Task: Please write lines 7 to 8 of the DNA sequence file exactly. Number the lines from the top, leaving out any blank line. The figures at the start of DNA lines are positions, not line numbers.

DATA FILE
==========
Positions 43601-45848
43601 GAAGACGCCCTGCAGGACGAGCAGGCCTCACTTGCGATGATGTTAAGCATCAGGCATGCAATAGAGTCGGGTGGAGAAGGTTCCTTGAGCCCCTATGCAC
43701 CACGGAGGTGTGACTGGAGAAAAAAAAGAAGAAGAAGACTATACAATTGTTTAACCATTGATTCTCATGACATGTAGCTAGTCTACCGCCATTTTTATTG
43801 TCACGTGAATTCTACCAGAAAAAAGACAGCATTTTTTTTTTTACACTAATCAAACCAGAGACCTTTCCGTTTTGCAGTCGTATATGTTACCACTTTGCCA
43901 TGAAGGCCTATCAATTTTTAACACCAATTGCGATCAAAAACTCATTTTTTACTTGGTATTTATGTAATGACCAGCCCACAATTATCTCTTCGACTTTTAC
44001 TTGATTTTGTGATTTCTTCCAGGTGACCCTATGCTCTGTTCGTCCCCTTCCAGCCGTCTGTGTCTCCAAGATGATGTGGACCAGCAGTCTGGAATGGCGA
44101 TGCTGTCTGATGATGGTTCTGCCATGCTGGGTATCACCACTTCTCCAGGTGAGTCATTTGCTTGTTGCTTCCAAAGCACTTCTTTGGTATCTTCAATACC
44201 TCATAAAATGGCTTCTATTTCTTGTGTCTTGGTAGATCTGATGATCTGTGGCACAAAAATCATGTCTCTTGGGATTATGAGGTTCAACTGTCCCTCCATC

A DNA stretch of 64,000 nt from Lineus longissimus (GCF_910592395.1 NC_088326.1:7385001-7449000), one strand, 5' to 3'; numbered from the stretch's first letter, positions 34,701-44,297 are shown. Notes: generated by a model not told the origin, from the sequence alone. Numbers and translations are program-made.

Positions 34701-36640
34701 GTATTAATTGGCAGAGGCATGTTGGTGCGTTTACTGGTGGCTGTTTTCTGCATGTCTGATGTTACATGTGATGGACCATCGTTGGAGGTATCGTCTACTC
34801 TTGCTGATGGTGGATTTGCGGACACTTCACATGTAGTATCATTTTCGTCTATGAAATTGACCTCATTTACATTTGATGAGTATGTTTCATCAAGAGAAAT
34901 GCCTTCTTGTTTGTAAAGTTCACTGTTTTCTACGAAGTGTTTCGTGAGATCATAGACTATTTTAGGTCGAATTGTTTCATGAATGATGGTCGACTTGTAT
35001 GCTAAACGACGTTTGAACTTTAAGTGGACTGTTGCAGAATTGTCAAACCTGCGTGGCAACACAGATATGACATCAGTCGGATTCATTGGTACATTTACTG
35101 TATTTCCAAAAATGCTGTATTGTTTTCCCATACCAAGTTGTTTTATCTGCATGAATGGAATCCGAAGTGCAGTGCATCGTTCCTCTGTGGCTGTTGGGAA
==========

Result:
44101 TGCTGTCTGATGATGGTTCTGCCATGCTGGGTATCACCACTTCTCCAGGTGAGTCATTTGCTTGTTGCTTCCAAAGCACTTCTTTGGTATCTTCAATACC
44201 TCATAAAATGGCTTCTATTTCTTGTGTCTTGGTAGATCTGATGATCTGTGGCACAAAAATCATGTCTCTTGGGATTATGAGGTTCAACTGTCCCTCCATC